But still, all of the project posts I’ve been seeing have me thinking about process, and about being more proactive about setting time aside. So here’s the heavily revised and rewritten version of Chapter 6 of The Academic Writer as it exists after 3 hours of focus today.


Of course, given the heavy-reviser-ness of my writing style* there is little to know chance that the manuscript I turn in in December will bear much relation at all to what’s up there on the wall. But at least now I have a starting point to start writing – so I can figure out what I really have to say, and how to say it.

*Meta alert. I learned about composition styles, including heavy revisers, in an earlier version of a textbook by Lisa Ede, which is now… The Academic Writer.

lifelong learning

In our strategic planning meetings there has been some pushback against the phrase (not the idea) of lifelong learning – the feeling exists that we’ve been using this phrase so long in libraries that it’s starting to lose some meaning.

I saw a couple of things today that got me thinking about this phrase more concretely – not just in terms of what it should mean, but also in terms of what it really means for a university (or a university library) to support it.

First, Karen muses on Coursera, not from an “OMG the future of higher ed” and not from an “OMG the sky is falling” perspective — but from the perspective of someone actually taking one of the courses as a, yes, lifelong learner:

It’s funny, we pretty much give up on learning things once we graduate and get jobs.  Or at least, there’s no further cultural support for continuing to take classes unless they’re Crossfit or cooking. When really, taking classes is one of the most awesome things in the world.

Then, a little bit later you’d think I was reading thoughts from Ta-Nehisi Coates about football fandom at The Atlantic, but really, I’m reading about lifelong learning again.

I’ll be pulling together a bibliography of sources which I hope to consult while pulling together this piece. I started with Clifford Geertz’s “Notes On The Balinese Cockfight.” This is the sort of thing that normal educated people read in undergrad. But again, I would not have been ready for this at 18. I am delighted to take it in at 36, an age where my tastes are a little broader, and my excitement flames high.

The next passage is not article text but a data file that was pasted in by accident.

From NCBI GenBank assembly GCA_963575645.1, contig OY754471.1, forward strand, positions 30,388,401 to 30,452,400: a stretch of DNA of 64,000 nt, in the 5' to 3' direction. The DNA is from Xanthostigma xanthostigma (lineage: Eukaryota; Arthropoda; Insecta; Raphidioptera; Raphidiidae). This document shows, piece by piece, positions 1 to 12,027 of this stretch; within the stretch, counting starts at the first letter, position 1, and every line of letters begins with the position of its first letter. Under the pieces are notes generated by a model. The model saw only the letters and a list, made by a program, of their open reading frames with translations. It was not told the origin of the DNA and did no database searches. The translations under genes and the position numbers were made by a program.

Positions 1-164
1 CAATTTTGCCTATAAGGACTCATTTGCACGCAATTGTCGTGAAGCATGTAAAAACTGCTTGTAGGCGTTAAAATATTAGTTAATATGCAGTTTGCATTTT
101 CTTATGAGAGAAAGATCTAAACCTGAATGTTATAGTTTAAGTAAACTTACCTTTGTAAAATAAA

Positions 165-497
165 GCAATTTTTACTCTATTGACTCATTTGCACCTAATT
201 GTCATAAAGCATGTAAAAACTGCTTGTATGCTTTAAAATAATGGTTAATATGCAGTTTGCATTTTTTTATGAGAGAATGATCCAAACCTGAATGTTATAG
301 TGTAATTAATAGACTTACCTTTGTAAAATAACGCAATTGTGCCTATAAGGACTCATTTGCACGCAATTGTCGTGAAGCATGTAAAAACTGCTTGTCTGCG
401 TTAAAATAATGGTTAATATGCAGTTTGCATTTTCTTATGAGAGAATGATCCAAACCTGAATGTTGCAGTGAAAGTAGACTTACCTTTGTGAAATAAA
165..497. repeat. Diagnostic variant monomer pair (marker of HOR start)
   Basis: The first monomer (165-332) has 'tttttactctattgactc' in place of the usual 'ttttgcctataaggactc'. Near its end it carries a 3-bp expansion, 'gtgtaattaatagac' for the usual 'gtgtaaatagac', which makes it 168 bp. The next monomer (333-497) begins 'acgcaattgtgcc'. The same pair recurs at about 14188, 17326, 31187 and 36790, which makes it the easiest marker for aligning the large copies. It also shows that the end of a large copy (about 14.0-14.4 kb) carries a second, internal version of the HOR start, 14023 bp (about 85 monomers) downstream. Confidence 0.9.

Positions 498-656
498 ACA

I did read this article as an undergrad and while I remember it, and I’m pretty sure I liked it, I didn’t get as much out of it as I got out of other texts and conversations.  I understand that one of the reasons why I was required to read lots of stuff as an undergrad was that every piece isn’t going to have that impact on you at the moment when it’s assigned and the best way to ensure that students do get those life- and perspective-changing moments is to make sure they read lots and lots and lots of potentially transformative stuff.

But it got me thinking – how great would it be if there was a way we could revisit some of the stuff we read as undergrads, to think about it again with all of the experience and perspective we could bring to it now?

Those of us who think and write about learning think and write about the importance of reflection, and metacognition, on the learning process.  On my campus we talk about figuring out how to get students to reflect on their gen ed experience, to reflect on their major experience, to reflect on all of the different learning experiences they have in college — because that reflection is essential to the learning process.

So much of what we try and teach and do in higher education is create a framework for lifelong learning – so many people say to me that they didn’t really understand the point of a particular course, or assignment or even whole field of study until long after they left school.  That’s one of the things that makes assessment in higher education so tough.  It makes me wonder how much the conversations recently about how higher education must change – should be focusing less on today’s students and more on what we could be doing for yesterday’s.